of tho northwest hold hero today,
$1, 000, 000 was subscribed to Indem
nify tho 14 original signers of se
curity bonds domanded Judge Hans
ford's injunction ordor against rail
roads in rate case.
LEFT
SPOKANE HE
Archie Phillips, State Witness,
Frightened Away by Let
ters and Dynamite.'
MISSIVE FROM HEYBURN
Absent Man Left Hitter Statement
With Attorney Mr the
Prosecution.
Spokane, Nov. 7. United States
Senator Heyburn was brought Into
the Adams trial. Archie PhllMps, Vho.
testified for tho state In tho Hrst
trial, disappeared recently from Lis
home in Spokane, leaving a 'otir for
Henry P. Knight, attorney for Hie
state, asserting his life was in dan
ger and that ho had receivod threat
ening letters and the week befora
had found a sack containing dyna
mite, caps and a fuse behind Ms
house. Phillips, in this leltnr, fx
pres3es disgust at the treatment 3m
had receivod from the stdte, rnd
says his wife Is In a state of noivons
terror. He censures Heyburn for his
failure to becuro his appointment ns
estimator on the Coeur d'AhMW Res
ervation. Phillips has a letter t'tom
Heyburn to Chairman Schoimiiker,
of tho Republican commUteo, in
which tho Senator says Phillips
Jumped 'the claim over wh'.cn the
killing of Boule took place at"Mnrblo.
Creek, an'd so did not appoint him.
Commenting on this letter, Phillips
wroto: "I think Senator Hevburn ls
pretty weak whon ho Is afraid of Ap
pointing mo. I suppose he thinks tic
will weaken his chances for rt'-elec-tlon
with tho Federation ;vhon Ihe,
comes up again. However, S-jhntcr
Heyburn and tho State of Ida'.j mid
the job can go to hell as far nu ll
am concerned." The letter was read
by Knight on tho witness stand mid
followed the reading of an p.ff'davlt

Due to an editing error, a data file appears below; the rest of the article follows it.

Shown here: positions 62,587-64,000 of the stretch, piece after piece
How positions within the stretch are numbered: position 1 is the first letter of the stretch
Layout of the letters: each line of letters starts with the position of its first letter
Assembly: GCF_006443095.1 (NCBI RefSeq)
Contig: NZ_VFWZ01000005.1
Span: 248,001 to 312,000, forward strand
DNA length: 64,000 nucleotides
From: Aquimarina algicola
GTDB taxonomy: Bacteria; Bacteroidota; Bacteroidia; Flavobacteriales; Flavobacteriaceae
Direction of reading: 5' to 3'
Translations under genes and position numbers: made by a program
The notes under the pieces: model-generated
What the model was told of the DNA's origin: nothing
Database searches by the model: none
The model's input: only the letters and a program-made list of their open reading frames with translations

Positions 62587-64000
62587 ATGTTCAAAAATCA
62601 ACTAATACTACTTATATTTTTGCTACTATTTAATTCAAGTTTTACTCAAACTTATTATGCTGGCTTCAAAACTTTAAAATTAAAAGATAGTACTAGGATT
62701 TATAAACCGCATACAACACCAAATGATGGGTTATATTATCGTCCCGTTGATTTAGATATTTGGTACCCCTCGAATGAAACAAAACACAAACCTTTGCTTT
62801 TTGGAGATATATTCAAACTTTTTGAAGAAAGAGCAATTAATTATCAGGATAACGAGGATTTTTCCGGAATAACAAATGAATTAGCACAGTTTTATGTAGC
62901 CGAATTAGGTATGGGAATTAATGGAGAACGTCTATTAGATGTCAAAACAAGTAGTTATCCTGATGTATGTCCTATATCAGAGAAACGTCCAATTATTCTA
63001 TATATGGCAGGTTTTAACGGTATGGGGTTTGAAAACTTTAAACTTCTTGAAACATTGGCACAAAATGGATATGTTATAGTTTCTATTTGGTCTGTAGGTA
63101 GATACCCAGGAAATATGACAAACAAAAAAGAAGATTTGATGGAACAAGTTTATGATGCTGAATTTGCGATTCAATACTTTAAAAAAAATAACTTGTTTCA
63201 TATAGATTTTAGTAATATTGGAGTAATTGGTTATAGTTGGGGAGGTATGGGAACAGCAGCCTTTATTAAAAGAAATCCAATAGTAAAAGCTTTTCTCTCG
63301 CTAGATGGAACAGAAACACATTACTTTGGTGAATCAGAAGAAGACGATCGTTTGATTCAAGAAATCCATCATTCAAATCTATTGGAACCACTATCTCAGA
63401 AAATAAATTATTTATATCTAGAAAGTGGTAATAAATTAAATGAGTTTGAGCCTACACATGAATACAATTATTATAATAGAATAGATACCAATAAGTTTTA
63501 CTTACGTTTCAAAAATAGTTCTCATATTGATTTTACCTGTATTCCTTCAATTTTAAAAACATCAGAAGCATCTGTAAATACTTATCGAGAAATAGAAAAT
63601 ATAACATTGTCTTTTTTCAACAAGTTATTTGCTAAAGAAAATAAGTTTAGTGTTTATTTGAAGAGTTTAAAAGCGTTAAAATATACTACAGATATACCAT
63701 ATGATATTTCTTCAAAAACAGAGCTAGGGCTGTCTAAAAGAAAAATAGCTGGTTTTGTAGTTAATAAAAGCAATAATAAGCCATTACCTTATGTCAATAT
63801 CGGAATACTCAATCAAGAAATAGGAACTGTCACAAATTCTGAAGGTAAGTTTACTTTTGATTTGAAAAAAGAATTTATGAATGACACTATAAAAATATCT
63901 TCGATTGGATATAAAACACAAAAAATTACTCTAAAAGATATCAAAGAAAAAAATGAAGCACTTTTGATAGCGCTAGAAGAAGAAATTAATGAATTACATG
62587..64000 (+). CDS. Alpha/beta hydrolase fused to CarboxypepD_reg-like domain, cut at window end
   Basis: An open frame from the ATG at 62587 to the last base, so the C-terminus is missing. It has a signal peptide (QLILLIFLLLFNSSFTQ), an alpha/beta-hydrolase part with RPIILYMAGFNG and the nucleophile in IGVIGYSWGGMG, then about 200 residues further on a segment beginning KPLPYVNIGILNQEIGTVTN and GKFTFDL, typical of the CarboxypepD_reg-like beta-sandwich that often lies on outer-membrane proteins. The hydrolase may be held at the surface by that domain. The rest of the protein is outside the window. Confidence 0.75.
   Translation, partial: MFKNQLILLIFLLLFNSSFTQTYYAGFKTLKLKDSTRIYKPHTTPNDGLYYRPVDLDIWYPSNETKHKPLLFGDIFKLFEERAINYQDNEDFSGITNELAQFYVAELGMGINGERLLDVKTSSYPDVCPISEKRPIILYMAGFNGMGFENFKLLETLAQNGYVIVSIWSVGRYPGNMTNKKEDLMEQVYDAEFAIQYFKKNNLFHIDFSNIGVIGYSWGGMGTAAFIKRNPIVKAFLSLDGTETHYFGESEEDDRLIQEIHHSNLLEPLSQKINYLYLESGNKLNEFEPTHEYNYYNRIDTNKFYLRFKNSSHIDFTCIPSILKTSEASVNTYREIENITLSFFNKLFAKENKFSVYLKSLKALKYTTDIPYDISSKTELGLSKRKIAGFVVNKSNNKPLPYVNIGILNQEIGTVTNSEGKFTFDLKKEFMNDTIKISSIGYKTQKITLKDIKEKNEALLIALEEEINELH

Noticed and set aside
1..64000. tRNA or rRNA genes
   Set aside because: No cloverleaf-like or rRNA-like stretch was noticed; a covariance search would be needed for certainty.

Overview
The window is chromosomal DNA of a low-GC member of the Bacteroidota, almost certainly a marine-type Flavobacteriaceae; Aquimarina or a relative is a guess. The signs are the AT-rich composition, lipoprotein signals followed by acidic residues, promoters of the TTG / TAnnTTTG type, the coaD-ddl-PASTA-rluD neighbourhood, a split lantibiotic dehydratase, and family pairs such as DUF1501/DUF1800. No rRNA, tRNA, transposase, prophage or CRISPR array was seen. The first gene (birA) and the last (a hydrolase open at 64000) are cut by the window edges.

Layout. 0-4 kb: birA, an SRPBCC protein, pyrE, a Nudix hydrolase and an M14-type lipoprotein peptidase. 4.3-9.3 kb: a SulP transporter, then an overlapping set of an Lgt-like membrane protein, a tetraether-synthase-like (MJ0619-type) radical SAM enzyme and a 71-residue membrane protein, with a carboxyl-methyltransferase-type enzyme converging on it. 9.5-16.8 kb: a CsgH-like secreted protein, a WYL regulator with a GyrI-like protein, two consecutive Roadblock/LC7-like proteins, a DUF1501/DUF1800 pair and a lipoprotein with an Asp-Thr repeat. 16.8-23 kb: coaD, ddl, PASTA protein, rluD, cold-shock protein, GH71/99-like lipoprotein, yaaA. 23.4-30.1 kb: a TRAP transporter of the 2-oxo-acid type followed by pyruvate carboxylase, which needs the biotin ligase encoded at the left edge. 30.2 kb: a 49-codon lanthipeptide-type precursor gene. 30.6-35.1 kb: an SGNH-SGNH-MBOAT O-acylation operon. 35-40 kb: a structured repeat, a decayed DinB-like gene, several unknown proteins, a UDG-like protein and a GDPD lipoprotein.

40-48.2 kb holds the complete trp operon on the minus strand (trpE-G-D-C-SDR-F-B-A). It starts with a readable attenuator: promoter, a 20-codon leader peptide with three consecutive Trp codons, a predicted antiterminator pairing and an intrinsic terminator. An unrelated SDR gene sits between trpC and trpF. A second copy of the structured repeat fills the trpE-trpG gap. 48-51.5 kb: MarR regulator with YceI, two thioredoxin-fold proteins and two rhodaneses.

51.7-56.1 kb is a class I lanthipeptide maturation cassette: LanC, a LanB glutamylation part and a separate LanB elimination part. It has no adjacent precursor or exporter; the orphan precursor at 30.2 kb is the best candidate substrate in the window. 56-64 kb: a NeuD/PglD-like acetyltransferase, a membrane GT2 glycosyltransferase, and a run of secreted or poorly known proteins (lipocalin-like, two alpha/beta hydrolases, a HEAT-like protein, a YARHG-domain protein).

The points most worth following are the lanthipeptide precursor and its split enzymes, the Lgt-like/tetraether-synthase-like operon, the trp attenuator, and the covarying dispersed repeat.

that the state wished to put In tes
timony of Phillips and wl'c given
at the former trial. Counsel for tho
defense objected, and after n.jument
tho court took tho matter airier ad
visement. Tho fate of tho eaMe niay
hnng on the introduction of lid's tes
timony. It is expected that 'Vd-ilna
confession will bo put In som time
this week. George II. Root, tin em
ploye of a storo at Walla"", v i'f
sensatiqnal testimony this afternoon.
Ho told of meeting Adams, -who waa
going' under tho name of Dickens
and SImpklns, near the latter's cabin
and of SImpklns introducing Adnma
as being "all right." The talk at
the men was how to get rid of claim
jumpers. SImpklns tho witno.a
3ald, wns for running out tho
jumpers.
LUMBERMEN WANT
TRIAL EXPEDITED
Portland, Nov. 7. J. N. . Teal,
general counsel for the Oregou Lum
ber Manufacturers will leave for
Washington In a few days to .arrange
for an early hearing of the suit of the
suit of the lumbermen tp restrain
railroad lines from enforcing in
creased freight rates on lumber ship
ments to eastern terminals . Mom
bers of the Oregon and Washington
Lumber Manufacturers association
and othor Intorested mill owners
havo filed In the United States cir
cuit court, tho bond of $250',000 re
quired by Judge Wolverton for a
temporary injunction against en
forcement of tho rates.
John Ilorro:i ''"tur::s
Johrry Herron and Guy uravolln
returned on tho Alliance todiy. Thev
completed tho circu't aud 'Seventy
proved a four-tlmo winner, "but hu
sold him and bought anothor, and i
will bo entered- in the EniOryUl&
races. It was rumored thero that the,
big wad Johnny was bringing baol:
was tho cause of tho dolay of the
Alliance. Ho bays tho boat was
loaded with machinery and smoke
stacks for tho C. A. Smith Co. "Tho
Bay has tho world beat," is his be
llof. Fulling Wall Injures Firemen.
Chicago, Nov, 7 In n flro early
today which destroyed the plant of
Tho Holdon Shoe company; eight
firemen wero Injurod l falling
walla. The proporty loss . 100-000.
WITNESS